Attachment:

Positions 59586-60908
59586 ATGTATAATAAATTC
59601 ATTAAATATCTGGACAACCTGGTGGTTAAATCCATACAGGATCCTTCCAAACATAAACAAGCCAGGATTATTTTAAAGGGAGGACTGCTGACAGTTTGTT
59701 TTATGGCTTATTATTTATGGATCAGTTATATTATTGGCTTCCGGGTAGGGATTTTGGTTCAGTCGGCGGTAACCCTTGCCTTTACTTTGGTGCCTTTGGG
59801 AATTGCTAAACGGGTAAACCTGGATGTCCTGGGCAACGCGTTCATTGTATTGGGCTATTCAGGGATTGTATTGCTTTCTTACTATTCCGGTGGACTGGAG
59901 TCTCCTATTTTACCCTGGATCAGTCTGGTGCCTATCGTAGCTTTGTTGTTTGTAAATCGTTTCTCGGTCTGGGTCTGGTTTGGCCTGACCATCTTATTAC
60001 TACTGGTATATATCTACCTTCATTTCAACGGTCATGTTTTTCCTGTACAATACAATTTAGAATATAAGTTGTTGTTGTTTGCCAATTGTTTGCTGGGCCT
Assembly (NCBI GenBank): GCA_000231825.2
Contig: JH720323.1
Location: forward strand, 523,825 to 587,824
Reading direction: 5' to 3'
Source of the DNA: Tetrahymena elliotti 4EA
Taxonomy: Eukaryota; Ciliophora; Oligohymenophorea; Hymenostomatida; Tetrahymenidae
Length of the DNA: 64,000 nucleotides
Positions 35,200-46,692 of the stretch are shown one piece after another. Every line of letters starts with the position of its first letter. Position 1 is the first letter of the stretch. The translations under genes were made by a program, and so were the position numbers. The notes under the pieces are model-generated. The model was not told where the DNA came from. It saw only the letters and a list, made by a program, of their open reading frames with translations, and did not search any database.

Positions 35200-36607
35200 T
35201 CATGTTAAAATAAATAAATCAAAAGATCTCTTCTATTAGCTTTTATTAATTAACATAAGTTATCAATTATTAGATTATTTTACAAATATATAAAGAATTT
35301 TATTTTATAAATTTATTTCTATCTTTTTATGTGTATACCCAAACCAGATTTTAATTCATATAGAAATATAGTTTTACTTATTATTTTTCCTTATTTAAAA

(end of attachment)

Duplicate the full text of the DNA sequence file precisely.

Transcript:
Positions 59586-60908
59586 ATGTATAATAAATTC
59601 ATTAAATATCTGGACAACCTGGTGGTTAAATCCATACAGGATCCTTCCAAACATAAACAAGCCAGGATTATTTTAAAGGGAGGACTGCTGACAGTTTGTT
59701 TTATGGCTTATTATTTATGGATCAGTTATATTATTGGCTTCCGGGTAGGGATTTTGGTTCAGTCGGCGGTAACCCTTGCCTTTACTTTGGTGCCTTTGGG
59801 AATTGCTAAACGGGTAAACCTGGATGTCCTGGGCAACGCGTTCATTGTATTGGGCTATTCAGGGATTGTATTGCTTTCTTACTATTCCGGTGGACTGGAG
59901 TCTCCTATTTTACCCTGGATCAGTCTGGTGCCTATCGTAGCTTTGTTGTTTGTAAATCGTTTCTCGGTCTGGGTCTGGTTTGGCCTGACCATCTTATTAC
60001 TACTGGTATATATCTACCTTCATTTCAACGGTCATGTTTTTCCTGTACAATACAATTTAGAATATAAGTTGTTGTTGTTTGCCAATTGTTTGCTGGGCCT
Assembly (NCBI GenBank): GCA_000231825.2
Contig: JH720323.1
Location: forward strand, 523,825 to 587,824
Reading direction: 5' to 3'
Source of the DNA: Tetrahymena elliotti 4EA
Taxonomy: Eukaryota; Ciliophora; Oligohymenophorea; Hymenostomatida; Tetrahymenidae
Length of the DNA: 64,000 nucleotides
Positions 35,200-46,692 of the stretch are shown one piece after another. Every line of letters starts with the position of its first letter. Position 1 is the first letter of the stretch. The translations under genes were made by a program, and so were the position numbers. The notes under the pieces are model-generated. The model was not told where the DNA came from. It saw only the letters and a list, made by a program, of their open reading frames with translations, and did not search any database.

Positions 35200-36607
35200 T
35201 CATGTTAAAATAAATAAATCAAAAGATCTCTTCTATTAGCTTTTATTAATTAACATAAGTTATCAATTATTAGATTATTTTACAAATATATAAAGAATTT
35301 TATTTTATAAATTTATTTCTATCTTTTTATGTGTATACCCAAACCAGATTTTAATTCATATAGAAATATAGTTTTACTTATTATTTTTCCTTATTTAAAA